Alabama Patent of the Month – June 2021

Willo Products Company, Inc. started as a metal fabrication company back in 1945. Overtime, they switched gears and focused on developing state-of-the-art detention locks and equipment. Many industry standard detention locks continue to rely on typical bolt and latch methods. These systems are easily manipulated and disarmed. For instance, a credit card can swipe the latch out of place, or a small piece of a trash bag could block the bolt from properly engaging. Both systems have another inherent weakness – since the locking portion (bolt or latch) extends out from the door, a solid force can break the lock. If a prisoner slams the door hard enough they could disengage the lock entirely. Willo Products have designed a new locking system which overcomes these limitations.

Their lock is positioned on both the door and the door jam. It has a sloped top that provides a level of protection from overhead abuse – so that a prisoner cannot break the lock by slamming something down on it. The lock utilizes both a regular and a roller bolt. A roller bolt “snaps” in and out of the strike to keep the door closed when it isn’t locked, removing the need for a door knob to open the door.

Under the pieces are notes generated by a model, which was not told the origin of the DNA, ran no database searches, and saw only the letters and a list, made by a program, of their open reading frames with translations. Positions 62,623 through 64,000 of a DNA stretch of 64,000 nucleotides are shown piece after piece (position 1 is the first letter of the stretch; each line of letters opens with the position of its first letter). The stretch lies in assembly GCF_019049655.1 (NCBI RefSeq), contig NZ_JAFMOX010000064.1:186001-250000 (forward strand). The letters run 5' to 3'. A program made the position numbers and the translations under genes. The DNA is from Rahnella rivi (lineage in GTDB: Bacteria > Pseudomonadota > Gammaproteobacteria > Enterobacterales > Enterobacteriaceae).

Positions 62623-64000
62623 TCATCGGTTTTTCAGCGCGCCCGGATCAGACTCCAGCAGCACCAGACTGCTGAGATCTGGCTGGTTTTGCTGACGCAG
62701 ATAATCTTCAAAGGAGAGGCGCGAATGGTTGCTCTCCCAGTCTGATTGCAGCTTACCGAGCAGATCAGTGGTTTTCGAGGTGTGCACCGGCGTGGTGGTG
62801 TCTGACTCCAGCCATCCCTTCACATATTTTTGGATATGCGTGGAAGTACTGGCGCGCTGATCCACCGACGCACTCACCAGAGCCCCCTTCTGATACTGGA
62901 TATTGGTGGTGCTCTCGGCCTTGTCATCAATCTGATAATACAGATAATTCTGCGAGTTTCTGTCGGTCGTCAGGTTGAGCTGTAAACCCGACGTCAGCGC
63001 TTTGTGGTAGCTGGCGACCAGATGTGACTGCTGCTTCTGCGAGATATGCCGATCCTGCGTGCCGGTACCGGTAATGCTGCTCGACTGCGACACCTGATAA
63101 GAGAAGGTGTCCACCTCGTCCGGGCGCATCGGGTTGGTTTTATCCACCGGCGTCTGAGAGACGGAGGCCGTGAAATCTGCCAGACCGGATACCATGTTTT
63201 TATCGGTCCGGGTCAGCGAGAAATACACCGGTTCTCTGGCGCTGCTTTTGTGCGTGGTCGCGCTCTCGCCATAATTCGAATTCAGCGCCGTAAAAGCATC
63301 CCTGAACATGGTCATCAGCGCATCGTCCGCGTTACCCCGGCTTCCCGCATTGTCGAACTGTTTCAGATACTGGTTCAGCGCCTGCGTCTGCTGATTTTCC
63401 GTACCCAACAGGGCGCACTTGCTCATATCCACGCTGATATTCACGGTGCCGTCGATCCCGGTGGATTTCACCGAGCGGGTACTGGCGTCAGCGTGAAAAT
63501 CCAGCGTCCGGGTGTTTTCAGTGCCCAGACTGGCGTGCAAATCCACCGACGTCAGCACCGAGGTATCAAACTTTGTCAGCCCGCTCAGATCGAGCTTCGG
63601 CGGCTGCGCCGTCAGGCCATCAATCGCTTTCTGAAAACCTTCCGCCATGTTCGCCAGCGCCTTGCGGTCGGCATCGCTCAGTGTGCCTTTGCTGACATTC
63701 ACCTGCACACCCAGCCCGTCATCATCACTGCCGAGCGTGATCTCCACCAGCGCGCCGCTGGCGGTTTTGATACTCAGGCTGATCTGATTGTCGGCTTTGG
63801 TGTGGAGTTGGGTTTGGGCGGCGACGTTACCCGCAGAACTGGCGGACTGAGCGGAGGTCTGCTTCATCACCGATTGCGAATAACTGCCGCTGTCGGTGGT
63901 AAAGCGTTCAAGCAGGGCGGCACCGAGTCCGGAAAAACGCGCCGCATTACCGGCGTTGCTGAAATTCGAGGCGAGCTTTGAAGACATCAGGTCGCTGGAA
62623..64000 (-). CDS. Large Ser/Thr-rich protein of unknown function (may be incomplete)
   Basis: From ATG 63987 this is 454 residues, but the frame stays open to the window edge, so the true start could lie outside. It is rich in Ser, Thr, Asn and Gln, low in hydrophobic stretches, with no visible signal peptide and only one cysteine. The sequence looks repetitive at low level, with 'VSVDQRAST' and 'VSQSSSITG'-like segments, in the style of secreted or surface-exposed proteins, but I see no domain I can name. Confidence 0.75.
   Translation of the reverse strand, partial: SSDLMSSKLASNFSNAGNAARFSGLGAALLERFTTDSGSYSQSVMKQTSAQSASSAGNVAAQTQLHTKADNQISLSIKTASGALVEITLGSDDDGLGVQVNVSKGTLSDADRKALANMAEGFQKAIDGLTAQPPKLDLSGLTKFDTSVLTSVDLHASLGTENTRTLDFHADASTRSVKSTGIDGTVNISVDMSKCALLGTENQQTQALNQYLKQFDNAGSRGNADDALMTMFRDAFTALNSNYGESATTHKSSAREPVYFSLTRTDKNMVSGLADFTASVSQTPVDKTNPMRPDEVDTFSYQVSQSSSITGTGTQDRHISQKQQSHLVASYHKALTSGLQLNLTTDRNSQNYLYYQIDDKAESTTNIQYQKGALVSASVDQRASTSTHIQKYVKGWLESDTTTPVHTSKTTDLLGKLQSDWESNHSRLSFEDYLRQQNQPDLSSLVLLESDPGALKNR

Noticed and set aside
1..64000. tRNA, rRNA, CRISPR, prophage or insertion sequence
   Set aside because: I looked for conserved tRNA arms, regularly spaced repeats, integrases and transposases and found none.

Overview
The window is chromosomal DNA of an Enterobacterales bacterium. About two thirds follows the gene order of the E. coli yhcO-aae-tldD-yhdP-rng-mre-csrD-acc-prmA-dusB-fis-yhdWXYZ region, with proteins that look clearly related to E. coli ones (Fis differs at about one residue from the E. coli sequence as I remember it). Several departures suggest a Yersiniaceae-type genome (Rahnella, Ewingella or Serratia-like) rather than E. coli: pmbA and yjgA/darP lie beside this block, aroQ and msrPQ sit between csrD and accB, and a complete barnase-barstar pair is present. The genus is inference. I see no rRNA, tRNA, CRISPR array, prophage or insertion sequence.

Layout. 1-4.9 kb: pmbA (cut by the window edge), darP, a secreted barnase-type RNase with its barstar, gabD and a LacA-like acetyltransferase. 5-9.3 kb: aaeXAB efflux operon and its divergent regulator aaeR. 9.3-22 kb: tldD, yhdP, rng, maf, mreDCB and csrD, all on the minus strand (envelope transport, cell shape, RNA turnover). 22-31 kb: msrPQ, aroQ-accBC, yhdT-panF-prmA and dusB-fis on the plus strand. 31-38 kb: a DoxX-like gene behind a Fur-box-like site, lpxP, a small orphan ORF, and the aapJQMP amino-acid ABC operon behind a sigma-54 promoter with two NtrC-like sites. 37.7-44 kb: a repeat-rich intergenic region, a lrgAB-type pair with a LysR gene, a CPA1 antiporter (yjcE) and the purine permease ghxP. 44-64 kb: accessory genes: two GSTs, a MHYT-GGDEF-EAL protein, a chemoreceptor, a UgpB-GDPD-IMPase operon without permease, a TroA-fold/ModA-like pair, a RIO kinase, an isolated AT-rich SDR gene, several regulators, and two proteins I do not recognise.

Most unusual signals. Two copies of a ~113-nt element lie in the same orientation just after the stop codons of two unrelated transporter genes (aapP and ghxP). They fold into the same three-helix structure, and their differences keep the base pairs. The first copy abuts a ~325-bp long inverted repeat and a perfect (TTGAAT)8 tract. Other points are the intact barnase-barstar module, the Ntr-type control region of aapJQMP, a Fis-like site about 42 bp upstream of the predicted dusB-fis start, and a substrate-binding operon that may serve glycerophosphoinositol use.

The two halves of the lock are designed to sit flush against each other when closed, preventing access to the bolts when locked in place. Without access, there can be no tampering. The lock pocket housing (where the bolt slides in) is made hollow in this design, with a deeper pocket than traditional bolt locks. This deters the use of debris to try and stop the bolt from engaging as a noticeable amount of debris would be required. In addition, a tamper deterring strip of metal is positioned around the closing face on both sides of the door. This component has “teeth” to prevent inmates from trying to insert anything through the door jam. Any papers that are not stopped by the tamper deterring metal will be shredded by the teeth.

In addition to the physical modifications, Willow Products have included sensors to track whether the door is locked properly or not. This prevents the ability to tamper with the lock – for instance, through stuffing debris into the pocket housing. Once there is enough debris that the bolt fails to properly engage, the sensor will read this and a notification will be delivered to the associated computer. With improvements like these, the ability for inmates to tamper with locks is greatly reduced.

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